In the current chart week (starting March 13), things are even quieter. The biggest new release is (slightly confusingly) another Lil Uzi Vert record, the mixtape Lil Uzi Vert vs The World 2.
On its release day (Friday, March 13), Lil Uzi Vert vs The World 2. scored just one entry in the Top 20 of Spotify’s global Top 200 – Myron, at No.14 (see below).
Highlighting the lack of record industry activity right now, Myron was also the highest new entry on the Spotify global chart from any artist that day.
Indeed, Spotify’s daily chart had just four new entries in its entire global Top 50 last Friday… all of which were from Lil Uzi Vert vs The World 2.
Tomorrow (Friday, March 20) will be a very different story, when the Weeknd’s After Hours – the Canadian megastar’s first album since the huge streaming hit Starboy in November 2016 – is released.
Spotify’s chart database doesn’t go back as far as Starboy’s release date, but let’s just remind ourselves what SPOT’s global Top 200 chart looks like when a truly blockbuster album is made available.
Here’s how the Top 15 of the Spotify global Top 200 chart was transformed on September 6, 2019, when Post Malone – The Weeknd’s fellow Republic-signed superstar – released his latest album, Hollywood’s Bleeding.
Expect The Weeknd to dominate similarly, and those global Spotify Top 200 weekly streams to shoot up once again.
(While we’re in ‘everything’s still great, honestly’ mode, Italy’s Spotify chart on the last industry release day, March 13, saw one – one! – new entry in its entire Top 50, Trip by Nicola Siciliano feat. Nayt, at No.44. So the fact Spotify chart plays in the market are suffering this week may have less to do with Coronavirus and more to do with the fact that… erm, hardly any new music is charting.)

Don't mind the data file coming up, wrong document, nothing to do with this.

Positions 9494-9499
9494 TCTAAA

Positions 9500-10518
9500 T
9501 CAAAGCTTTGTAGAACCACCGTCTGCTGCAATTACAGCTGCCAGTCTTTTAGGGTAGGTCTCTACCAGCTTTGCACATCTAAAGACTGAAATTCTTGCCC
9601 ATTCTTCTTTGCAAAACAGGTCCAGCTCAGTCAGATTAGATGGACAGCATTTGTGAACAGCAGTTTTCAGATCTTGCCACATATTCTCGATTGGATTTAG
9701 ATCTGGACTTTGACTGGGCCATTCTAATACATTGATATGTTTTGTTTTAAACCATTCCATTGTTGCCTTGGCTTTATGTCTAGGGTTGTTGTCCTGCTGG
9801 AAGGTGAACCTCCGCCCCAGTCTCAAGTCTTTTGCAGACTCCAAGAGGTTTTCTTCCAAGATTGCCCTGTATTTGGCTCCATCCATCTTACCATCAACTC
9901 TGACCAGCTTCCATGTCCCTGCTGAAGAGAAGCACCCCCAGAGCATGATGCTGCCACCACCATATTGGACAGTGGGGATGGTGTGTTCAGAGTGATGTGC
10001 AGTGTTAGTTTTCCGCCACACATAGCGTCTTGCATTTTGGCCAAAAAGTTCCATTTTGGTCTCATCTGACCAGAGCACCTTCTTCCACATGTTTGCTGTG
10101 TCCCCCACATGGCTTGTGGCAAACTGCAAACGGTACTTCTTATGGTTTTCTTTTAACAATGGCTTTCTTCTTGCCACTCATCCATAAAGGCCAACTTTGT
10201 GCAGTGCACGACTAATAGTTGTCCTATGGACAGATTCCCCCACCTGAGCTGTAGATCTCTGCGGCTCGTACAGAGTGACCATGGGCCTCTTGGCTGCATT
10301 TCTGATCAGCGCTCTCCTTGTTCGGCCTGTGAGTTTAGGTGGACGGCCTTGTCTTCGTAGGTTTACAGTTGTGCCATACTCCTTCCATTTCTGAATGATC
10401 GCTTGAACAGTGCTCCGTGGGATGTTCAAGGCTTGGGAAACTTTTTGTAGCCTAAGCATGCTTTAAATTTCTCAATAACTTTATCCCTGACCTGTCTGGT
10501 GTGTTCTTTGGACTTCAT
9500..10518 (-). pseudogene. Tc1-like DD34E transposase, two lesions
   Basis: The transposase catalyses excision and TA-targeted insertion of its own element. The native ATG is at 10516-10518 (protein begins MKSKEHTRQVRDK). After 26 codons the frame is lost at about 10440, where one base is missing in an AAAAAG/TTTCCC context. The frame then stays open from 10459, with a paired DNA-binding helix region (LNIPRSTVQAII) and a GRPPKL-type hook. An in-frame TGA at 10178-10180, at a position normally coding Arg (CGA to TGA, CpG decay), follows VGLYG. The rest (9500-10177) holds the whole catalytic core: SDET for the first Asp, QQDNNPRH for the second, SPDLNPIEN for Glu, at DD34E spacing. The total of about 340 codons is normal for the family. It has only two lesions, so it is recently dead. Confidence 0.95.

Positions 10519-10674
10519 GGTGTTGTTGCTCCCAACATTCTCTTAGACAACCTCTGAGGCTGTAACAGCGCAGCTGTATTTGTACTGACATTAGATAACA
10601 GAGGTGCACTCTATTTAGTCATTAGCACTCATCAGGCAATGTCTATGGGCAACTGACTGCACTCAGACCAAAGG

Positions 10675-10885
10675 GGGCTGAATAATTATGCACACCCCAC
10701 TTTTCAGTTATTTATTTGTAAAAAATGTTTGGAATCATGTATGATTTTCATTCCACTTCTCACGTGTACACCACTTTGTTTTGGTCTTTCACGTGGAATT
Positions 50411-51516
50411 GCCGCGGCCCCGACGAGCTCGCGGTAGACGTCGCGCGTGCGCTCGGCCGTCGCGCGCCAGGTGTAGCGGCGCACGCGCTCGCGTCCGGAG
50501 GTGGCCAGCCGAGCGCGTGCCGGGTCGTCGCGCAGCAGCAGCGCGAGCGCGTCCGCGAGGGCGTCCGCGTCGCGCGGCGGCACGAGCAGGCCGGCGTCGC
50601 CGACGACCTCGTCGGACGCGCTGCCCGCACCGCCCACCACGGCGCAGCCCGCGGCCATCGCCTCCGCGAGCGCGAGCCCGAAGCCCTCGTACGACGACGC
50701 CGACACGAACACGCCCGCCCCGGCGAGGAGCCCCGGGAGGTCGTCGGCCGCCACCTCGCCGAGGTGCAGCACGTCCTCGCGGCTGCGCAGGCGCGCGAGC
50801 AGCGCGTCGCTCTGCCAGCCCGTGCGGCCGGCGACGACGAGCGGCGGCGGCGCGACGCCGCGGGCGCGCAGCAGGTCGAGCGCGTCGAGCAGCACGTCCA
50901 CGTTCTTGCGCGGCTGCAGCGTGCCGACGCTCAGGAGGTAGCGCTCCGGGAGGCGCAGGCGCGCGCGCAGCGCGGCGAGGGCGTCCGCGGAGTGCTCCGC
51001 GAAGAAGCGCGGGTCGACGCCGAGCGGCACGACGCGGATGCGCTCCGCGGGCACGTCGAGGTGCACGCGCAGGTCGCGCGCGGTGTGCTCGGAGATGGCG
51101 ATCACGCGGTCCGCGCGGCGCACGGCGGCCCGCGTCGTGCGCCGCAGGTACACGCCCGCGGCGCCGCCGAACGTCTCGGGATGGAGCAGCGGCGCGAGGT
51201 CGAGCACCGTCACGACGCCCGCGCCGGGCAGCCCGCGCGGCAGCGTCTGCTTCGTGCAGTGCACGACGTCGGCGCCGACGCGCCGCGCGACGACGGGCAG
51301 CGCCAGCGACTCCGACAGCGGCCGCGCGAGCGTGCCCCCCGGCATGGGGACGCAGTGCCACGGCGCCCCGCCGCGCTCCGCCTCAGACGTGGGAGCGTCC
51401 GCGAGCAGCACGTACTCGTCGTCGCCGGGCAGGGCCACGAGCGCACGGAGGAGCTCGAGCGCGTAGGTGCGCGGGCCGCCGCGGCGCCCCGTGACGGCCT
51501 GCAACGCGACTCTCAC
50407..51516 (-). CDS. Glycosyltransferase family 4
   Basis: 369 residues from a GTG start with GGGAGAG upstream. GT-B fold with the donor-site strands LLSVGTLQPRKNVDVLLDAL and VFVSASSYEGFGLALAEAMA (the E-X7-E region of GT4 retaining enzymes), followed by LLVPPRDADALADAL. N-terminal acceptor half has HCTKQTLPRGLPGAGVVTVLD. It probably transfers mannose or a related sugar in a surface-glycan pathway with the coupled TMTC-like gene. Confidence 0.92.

Another very important point here: Spotify’s Top 200 chart is an indicator of just that – the 200 biggest songs on the platform at any given time.
What it doesn’t show is how all of the other 50 million-plus tracks on Spotify, where the bulk of the platform’s streaming activity actually takes place, are performing.
A quiet blockbuster release week like the one we’re seeing right now can, therefore, have a major negative impact week-on-week on these rankings, which doesn’t apply across all activity on Spotify.
Some even suggest that the real Coronavirus ‘lockdown bump’ may be taking place across evergreen catalog songs (outside the Spotify Top 200) that bring comfort and familiarity to us during uncertain times.
Interesting, then, to see catalog tracks such as Perfect and Shape Of You by Ed Sheeran (No.162 and No.136 respectively) plus Bohemian Rhapsody by Queen (No.130) are all rising on Spotify’s global chart right now.
Plus, the record industry won’t be sweating any dip in Spotify streams from paying subscribers – labels and artists will still be paid a share of this ‘big pot’ of revenue based on their proportion of monthly paid-for streams.
All of that being true, the leading players in video media, rather than audio media, are enjoying much clearer signs of a Coronavirus ‘lockdown bump’ as you read this.
Earlier today (March 19), the European Union called on the likes of Netflix and YouTube to stop showing video in HD – because their services might literally break the internet breaking due to unprecedented usage.
Netflix’s stock price, at the time of writing, is up over 9% on the NASDAQ.
[Pictured: Anna Pepe aka ANNA, the rapper behind Italy’s No.1 song on Spotify at the moment, Bando.]Music Business Worldwide